Gary Cavallo: Vigilance Beats Back Prostate Cancer

“I was really relieved because the procedure worked. I was very happy. My wife was happy, the kids were happy. It was great.”
‐Gary Cavallo

At 73, I’m totally invested in my health and vigilant about keeping up with my doctors’ visits. When I went to my primary care physician in 2020, he alerted me that my PSA level was up, an indication that I had a problem with my prostate. I know the normal range is from 1 to 4. Mine was 5.2. “We’ll take another PSA down the road,” the doctor said. We did another one, and that was 5.6.

An MRI showed a small lesion on my prostate that could have been prostate cancer. At my primary’s recommendation, I also underwent a digital exam. He then suggested I see a urologist and said I would probably need a biopsy. I did some research because I wanted to know the methods used to obtain biopsies.

I found that there are two predominant techniques: transrectal and transperineal. Transrectal, which is the traditional approach, is done through the rectum. In a transperineal biopsy, which is a newer technique, prostate tissue samples are taken through needles directed through the perineum, the area of skin located between the rectum and the base of the scrotum. This approach has been shown to have fewer side effects and be more accurate, so that’s what I decided to go with.

I went to the urologist that my doctor recommended. He said he only did transrectal biopsies. I asked if he could recommend anyone who did the transperineal approach, and he suggested urologic oncologist Dr. Alexander Kutikov at Fox Chase Cancer Center.

The Best Option

Gary with his dog.

I met with Dr. Kutikov, and he did another MRI. It showed the same lesion, which was still confined to the prostate. Dr. Kutikov performed a biopsy in 2021, and the Gleason score, a measurement of the aggressiveness of prostate cancer, was 6 on a scale of 6 to 10. He wasn’t too alarmed by that. “We’ll just keep an eye on it; we’ll do active surveillance,” which includes MRIs, PSA levels, and digital exams.

Dr. Kutikov did a second biopsy in 2022, and the Gleason score was up to 7. He said we could continue with active surveillance or look at other alternatives. That’s when he recommended Dr. David Chen, a fellow urologic oncologist at Fox Chase. Dr. Chen went through the options available to me, including focal therapy, a technique that specifically targets tumors, thus sparing normal surrounding tissue from damage.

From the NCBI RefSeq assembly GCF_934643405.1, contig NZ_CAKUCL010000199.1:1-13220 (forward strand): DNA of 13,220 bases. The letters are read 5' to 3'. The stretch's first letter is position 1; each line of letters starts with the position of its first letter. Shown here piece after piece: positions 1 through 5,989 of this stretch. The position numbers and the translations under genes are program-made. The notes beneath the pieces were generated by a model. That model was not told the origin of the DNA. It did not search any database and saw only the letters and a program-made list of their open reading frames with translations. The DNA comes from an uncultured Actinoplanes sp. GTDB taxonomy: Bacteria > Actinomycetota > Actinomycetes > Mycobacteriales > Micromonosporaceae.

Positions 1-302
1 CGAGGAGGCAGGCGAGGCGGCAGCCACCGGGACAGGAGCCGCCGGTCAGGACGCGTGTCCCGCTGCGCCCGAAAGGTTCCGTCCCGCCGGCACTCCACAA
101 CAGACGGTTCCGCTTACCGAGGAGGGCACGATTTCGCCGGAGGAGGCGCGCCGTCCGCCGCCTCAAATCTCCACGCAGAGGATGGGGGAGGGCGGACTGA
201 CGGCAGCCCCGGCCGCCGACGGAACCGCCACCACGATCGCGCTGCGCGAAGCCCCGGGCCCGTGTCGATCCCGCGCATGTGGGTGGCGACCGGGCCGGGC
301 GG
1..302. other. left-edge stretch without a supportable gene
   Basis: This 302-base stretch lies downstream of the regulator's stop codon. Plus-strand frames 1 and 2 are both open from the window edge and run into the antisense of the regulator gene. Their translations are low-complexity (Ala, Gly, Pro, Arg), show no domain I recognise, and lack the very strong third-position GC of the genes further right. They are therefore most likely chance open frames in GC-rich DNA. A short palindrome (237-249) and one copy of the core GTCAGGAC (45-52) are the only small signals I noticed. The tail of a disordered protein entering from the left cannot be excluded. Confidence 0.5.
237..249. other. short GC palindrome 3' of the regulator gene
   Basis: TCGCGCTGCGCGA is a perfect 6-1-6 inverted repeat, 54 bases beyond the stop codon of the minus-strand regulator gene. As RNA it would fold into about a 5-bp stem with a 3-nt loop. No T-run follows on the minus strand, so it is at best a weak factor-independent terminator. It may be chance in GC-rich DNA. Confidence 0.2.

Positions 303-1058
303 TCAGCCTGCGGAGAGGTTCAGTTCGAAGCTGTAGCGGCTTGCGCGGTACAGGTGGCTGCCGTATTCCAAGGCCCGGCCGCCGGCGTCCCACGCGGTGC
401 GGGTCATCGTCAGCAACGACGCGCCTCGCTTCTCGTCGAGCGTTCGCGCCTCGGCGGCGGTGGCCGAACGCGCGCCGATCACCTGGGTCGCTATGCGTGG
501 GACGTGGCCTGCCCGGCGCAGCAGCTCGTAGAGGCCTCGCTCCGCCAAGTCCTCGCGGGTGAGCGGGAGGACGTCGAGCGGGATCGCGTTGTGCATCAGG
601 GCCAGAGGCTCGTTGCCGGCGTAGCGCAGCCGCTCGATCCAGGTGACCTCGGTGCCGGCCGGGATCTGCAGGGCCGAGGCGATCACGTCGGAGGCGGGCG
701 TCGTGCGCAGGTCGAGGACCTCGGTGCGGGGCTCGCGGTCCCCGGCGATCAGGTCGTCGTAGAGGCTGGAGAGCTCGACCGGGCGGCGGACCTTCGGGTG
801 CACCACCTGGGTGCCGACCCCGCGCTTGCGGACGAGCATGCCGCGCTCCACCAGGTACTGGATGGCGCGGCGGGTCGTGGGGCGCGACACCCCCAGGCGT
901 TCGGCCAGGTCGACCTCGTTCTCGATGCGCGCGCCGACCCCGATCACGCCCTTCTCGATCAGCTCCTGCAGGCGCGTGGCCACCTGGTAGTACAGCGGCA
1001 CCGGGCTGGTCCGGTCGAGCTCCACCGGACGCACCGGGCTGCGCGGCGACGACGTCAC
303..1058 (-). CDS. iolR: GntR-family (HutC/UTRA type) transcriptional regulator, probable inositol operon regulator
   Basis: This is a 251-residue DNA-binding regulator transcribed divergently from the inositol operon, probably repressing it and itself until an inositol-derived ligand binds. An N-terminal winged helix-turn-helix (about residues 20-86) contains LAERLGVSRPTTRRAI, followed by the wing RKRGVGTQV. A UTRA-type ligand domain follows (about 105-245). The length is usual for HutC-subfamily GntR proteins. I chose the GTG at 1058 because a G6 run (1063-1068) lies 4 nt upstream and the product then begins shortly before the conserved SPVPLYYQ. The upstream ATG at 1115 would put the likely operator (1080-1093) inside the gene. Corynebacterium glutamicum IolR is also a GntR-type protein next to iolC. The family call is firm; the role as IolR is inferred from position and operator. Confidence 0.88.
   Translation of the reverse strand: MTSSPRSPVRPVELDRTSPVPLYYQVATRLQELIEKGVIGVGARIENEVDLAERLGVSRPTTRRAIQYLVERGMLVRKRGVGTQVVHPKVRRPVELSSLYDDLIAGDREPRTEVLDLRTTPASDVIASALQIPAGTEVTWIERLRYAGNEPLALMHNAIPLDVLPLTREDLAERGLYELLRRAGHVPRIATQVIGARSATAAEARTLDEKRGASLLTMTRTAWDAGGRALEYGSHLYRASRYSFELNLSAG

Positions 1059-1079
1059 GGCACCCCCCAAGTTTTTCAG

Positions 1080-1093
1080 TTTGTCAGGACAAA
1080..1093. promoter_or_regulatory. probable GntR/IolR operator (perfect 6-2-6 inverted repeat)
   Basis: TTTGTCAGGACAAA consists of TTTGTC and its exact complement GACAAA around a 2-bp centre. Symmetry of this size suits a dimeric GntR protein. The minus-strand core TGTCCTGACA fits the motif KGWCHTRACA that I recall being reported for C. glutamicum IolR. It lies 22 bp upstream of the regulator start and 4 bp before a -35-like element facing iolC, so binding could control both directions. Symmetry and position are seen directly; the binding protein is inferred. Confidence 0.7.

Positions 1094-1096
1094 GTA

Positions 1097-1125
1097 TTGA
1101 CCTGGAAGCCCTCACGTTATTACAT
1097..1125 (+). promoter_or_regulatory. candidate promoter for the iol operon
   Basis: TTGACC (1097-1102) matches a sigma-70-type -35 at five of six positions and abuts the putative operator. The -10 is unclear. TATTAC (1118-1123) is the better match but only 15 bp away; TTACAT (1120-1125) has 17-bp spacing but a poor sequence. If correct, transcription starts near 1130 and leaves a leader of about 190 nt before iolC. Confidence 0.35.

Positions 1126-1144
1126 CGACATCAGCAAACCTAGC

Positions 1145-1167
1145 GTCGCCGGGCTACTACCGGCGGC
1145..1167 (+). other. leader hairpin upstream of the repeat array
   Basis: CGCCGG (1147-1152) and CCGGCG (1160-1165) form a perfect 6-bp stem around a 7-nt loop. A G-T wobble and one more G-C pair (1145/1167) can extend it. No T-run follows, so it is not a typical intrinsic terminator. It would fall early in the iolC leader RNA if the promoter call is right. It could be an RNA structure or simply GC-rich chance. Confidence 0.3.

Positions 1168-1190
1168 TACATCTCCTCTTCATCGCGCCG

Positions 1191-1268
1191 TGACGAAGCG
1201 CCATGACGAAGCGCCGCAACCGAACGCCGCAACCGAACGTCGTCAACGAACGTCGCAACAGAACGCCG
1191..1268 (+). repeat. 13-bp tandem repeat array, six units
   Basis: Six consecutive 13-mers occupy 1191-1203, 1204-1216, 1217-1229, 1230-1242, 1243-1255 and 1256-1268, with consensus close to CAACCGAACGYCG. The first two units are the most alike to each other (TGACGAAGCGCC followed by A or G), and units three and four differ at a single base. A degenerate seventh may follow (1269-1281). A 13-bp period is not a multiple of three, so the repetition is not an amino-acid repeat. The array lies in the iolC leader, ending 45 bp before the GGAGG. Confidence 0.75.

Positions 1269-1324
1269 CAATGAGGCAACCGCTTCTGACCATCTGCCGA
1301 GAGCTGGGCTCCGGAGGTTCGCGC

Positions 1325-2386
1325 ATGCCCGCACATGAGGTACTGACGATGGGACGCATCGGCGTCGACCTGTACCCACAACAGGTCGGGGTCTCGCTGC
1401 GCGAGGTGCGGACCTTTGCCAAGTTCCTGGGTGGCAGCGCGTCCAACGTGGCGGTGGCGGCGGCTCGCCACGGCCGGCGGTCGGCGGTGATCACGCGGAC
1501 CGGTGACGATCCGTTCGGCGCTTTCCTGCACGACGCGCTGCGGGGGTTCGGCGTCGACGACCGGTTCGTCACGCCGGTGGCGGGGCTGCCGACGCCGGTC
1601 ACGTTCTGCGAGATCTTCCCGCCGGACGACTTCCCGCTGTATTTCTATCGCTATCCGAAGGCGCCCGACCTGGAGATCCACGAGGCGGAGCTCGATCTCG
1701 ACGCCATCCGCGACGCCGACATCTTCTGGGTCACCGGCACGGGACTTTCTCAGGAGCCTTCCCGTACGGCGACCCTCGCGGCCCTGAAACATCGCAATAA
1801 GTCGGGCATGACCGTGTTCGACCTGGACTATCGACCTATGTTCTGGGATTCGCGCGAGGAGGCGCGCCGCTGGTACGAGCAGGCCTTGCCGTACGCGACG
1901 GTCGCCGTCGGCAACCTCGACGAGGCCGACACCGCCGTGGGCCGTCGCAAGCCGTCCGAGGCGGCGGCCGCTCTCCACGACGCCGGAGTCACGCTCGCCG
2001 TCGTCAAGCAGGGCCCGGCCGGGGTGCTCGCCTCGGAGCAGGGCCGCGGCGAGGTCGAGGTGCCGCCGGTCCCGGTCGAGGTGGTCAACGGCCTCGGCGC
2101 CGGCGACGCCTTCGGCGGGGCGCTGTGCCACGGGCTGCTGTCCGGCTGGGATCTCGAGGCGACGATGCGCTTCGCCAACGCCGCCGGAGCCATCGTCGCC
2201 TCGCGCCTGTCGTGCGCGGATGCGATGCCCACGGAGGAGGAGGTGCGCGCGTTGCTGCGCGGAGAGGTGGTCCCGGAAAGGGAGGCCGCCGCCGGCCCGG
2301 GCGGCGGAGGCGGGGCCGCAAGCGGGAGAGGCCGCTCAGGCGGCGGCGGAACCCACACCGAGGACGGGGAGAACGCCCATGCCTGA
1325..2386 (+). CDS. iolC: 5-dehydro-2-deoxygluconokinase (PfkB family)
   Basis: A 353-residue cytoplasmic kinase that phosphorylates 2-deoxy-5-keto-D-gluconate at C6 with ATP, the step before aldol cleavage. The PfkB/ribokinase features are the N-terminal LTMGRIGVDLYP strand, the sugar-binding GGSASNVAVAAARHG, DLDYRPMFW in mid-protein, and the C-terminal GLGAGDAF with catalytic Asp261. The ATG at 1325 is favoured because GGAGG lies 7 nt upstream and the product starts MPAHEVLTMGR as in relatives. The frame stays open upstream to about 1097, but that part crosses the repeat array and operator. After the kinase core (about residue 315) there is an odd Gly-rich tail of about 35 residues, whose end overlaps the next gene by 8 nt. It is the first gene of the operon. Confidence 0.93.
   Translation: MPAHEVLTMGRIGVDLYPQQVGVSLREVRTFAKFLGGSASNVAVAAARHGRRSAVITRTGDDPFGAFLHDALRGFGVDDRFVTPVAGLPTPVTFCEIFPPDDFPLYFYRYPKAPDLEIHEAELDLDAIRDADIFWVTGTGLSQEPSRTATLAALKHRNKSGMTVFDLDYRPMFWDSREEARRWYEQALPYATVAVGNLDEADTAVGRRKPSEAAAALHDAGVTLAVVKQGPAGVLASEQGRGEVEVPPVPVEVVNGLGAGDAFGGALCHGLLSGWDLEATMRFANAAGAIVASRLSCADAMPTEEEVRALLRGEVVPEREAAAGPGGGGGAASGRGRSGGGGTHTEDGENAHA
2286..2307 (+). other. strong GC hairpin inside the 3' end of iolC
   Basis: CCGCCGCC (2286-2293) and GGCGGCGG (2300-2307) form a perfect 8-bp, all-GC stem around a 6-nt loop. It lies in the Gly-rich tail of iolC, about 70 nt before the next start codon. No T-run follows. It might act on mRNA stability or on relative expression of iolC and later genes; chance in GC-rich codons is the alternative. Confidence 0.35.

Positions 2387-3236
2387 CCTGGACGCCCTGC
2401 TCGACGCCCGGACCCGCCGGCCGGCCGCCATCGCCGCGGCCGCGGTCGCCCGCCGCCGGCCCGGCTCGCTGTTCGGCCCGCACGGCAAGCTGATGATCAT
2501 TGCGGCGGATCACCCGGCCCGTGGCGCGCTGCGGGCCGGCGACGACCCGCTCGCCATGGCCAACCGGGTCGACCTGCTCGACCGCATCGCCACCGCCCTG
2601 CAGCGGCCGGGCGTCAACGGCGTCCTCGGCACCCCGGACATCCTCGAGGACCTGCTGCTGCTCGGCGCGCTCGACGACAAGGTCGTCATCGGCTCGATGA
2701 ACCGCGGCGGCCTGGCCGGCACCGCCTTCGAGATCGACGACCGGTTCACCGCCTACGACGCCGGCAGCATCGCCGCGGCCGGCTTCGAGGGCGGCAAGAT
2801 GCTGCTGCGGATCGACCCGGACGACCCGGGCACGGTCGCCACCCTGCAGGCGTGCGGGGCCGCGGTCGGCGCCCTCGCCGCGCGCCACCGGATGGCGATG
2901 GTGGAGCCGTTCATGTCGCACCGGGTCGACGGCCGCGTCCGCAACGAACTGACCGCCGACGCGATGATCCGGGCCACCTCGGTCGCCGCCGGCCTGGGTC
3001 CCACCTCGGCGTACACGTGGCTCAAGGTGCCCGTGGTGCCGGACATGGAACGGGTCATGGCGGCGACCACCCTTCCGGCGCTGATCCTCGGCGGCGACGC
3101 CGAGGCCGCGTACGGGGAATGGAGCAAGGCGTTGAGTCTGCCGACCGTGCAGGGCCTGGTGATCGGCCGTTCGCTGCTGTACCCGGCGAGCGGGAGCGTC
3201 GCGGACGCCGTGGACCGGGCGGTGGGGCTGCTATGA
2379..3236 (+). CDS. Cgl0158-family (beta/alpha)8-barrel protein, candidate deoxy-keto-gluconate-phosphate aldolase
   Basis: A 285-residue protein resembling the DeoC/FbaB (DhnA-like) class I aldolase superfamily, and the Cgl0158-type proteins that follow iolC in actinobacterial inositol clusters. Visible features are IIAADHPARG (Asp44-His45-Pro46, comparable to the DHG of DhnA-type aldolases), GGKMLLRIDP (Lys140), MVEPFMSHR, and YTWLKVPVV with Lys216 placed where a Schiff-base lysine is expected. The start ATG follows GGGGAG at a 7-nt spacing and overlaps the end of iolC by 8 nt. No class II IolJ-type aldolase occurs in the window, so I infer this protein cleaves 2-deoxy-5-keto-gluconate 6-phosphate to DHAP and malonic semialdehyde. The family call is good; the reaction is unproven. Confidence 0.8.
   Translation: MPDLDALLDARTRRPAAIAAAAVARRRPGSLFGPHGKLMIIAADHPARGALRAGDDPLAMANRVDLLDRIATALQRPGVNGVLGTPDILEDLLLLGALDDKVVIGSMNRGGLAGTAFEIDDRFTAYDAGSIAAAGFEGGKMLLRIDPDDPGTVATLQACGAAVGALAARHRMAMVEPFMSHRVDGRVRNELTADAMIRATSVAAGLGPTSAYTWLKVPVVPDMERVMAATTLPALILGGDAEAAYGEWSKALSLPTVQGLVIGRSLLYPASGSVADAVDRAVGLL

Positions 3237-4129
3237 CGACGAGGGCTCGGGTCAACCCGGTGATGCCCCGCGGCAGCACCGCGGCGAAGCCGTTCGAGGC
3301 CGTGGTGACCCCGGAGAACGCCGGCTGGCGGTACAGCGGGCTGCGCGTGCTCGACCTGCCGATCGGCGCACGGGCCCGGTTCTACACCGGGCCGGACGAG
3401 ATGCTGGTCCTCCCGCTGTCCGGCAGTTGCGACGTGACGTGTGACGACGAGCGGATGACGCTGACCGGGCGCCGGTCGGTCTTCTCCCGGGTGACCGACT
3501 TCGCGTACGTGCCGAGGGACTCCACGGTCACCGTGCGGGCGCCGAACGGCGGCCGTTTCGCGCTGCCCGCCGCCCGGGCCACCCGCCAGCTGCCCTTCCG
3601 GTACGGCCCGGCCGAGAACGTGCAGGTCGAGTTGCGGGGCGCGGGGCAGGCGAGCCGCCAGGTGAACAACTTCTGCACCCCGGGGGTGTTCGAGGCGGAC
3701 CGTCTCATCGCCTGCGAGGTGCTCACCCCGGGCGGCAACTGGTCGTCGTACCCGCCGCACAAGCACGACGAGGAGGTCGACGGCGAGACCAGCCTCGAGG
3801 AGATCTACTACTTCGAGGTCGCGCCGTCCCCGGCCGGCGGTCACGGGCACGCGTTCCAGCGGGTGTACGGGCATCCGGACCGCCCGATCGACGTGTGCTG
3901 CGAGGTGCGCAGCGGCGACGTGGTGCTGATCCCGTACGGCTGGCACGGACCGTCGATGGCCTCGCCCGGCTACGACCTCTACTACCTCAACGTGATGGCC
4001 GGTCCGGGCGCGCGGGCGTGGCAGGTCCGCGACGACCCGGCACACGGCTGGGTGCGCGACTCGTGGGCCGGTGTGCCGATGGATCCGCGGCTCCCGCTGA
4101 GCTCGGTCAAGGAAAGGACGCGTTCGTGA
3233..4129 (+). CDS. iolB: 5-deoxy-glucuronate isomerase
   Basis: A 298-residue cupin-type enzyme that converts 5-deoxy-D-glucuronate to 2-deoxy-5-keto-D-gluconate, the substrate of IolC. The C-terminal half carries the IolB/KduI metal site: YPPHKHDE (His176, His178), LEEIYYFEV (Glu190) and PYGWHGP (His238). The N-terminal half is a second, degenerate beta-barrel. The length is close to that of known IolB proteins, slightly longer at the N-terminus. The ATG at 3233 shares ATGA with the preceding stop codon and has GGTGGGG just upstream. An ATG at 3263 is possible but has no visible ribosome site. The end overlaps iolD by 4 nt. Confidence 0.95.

I learned that focal therapy is a new treatment for small tumors that haven’t spread. It is less invasive than other options, such as traditional surgery, and causes fewer side effects. I was looking at the side effects more than anything, and the fact that it’s a minimally invasive procedure was a pro.

Dr. Chen was very forthcoming and answered all my questions. He even drew me diagrams. I was happy to have him as my doctor, and I knew focal therapy was one of his specialties. So I opted for that procedure.

We set up an appointment, and in the meantime, they took two more PSA tests. The readings were 8.6 and 8.9. I also had one done by my primary care doctor after that, and it was up to 12.

Taken Care Of

Once they heard I had cancer, everybody—my wife, my kids—were very concerned. But I stayed pretty calm. I knew that prostate cancer was treatable if caught at the earlier stages, and Dr. Kutikov and Dr. Chen backed that up.

I know my way around healthcare. Before I retired, I worked for 30 years at Roche, a large pharmaceutical company, mostly in cardiovascular and inflammation research. So I had a handle on looking up medical information.

I went in for the procedure, and it was pretty much what I had expected. The type of focal therapy that Dr. Chen used was a technology called NanoKnife, which uses high-voltage electricity to disrupt the function of cancer cells. I had to be under general anesthesia. Dr. Chen and everybody associated with the procedure were great — I was well taken care of.

The treatment was a success. I had a follow-up three months later, and my PSA was 3.1, so I was very happy. Seven months later, in July of this year, my PSA was down to .7. When Dr. Chen and I talked about it on the phone, both of us were ecstatic. It was a great feeling.

I was really relieved because the procedure worked. I was very happy. My wife was happy, the kids were happy. It was great.

Going Forward 

Gary Cavallo

Since my treatment at Fox Chase, I’ve been back to normal. Everything worked out well. We’ll continue with active surveillance and see where that takes us. I meet with Dr. Chen again in a few months. I’ll get my digital exam and MRIs and possibly another biopsy down the road.

It’s all part of staying vigilant about my health. I also keep pretty active. I go hiking with my wife of 47 years, Sandy, and our greyhound, Rosie. I do a lot of yard work and home maintenance, and I go to the gym regularly. In between, I work on my ’65 Chevy.

My experience with Fox Chase was great, and I would recommend them highly. My advice is, don’t put off taking care of your health. Do everything you can, and you’ll feel better in the end, physically and mentally.

Learn more about treatment for prostate cancer at Fox Chase Cancer Center.